- Tulsa, Oklahoma, cracked the code of rapid urban development in a floodplain.
- Airbnb, Toyota, Ikea, Coca-Cola, and other companies have realized the value of reducing vulnerabilities and potential threats to customers, employees, and their bottom line.
- In the Mau Forest of Kenya, bottom-up solutions are critical for dealing with climate change, environmental degradation, and displacement of locals.
- Following Superstorm Sandy, the Rockaway Surf Club in New York played a vital role in distributing emergency supplies. As we grow more adept at managing disruption and more skilled at resilience-building, Rodin reveals how we are able to create and take advantage of new economic and social opportunities that offer us the capacity to recover after catastrophes and grow strong in times of relative calm.
Publishers Weekly® Reviews
- Reviewed in: Publishers Weekly, page .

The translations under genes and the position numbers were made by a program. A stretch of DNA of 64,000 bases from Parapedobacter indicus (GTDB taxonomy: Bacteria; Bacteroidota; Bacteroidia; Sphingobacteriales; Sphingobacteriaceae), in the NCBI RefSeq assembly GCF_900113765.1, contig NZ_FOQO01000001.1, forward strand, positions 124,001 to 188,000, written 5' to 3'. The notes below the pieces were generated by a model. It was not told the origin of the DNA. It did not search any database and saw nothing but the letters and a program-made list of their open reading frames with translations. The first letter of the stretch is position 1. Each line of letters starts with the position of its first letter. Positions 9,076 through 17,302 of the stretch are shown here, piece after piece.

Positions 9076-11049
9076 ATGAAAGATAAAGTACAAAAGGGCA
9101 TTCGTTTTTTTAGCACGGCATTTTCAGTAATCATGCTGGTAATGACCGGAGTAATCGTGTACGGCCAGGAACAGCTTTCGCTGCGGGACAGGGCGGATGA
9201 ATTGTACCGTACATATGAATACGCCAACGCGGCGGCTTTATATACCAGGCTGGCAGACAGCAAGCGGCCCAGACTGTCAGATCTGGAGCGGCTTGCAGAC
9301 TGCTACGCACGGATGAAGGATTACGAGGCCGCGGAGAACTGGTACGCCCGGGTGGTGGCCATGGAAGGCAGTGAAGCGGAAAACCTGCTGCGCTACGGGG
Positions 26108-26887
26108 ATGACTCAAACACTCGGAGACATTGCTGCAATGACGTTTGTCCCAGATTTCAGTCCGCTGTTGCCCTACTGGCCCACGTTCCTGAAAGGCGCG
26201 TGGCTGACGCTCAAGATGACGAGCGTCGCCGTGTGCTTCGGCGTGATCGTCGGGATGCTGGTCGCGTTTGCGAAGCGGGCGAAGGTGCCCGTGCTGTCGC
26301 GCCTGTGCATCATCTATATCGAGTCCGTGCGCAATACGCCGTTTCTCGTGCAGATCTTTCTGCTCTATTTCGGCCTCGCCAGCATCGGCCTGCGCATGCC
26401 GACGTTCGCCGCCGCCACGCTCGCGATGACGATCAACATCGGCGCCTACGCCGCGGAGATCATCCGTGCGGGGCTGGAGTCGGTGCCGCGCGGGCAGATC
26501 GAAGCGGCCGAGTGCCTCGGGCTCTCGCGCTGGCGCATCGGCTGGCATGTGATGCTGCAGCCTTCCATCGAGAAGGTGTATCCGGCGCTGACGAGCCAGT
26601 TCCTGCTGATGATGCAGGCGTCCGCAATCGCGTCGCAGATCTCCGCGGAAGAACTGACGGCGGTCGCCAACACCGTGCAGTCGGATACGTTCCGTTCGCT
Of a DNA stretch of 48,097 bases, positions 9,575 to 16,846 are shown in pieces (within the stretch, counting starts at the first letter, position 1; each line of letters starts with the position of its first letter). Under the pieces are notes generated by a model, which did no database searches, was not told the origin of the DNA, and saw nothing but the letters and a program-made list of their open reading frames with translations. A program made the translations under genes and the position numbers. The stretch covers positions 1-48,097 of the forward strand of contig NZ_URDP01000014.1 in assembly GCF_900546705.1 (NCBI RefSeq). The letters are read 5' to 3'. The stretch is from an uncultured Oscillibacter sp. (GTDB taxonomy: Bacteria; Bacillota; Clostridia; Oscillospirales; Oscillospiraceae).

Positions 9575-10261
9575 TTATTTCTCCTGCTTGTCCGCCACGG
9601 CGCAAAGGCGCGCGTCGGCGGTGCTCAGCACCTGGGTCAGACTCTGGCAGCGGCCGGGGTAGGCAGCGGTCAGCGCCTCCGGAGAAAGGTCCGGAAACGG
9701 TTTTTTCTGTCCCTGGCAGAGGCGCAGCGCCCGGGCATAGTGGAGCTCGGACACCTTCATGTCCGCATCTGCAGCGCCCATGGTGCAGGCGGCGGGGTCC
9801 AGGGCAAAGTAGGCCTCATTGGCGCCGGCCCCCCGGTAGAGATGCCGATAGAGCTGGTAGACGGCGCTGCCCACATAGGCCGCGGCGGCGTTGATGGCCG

- Review Date: 2014-10-06
- Reviewer: Staff
Rockefeller Foundation president Rodin writes in an expert and straightforward manner about the character trait of resilience, addressed here in socioeconomic terms and on nothing less than a global scale. Resilience, Rodin explains, is the ability to “prepare for disruptions... recover from shocks and stresses, and... adapt and grow from a disruptive experience.” The three primary such disruptions she identifies in today’s world are “urbanization, climate change, and globalization.” Rodin goes on to break down resilience into five characteristics, solidifying her argument with solid examples. The characteristics of resilience include “Aware,” as seen in the aftermath of flash flooding in San Francisco in January 2004; “Integrated,” exemplified by the success of M&M’s in markets throughout the world; and “Adaptive,” as embodied by many of New Orleans’s African-American and Vietnamese-American residents following Hurricane Katrina. She also illustrates “Diverse” and “Self-Regulating” through the illuminating, respective counterexamples of fitness retailer Lululemon’s over-reliance on a single fabric source and the mistakes that led to the Chernobyl disaster. While every author may hope to end a book with an indelible sentence, Rodin proves herself one of the select few who can pull this off. Agent: Todd Shuster, Zachary Shuster Harmsworth Literary. (Nov.)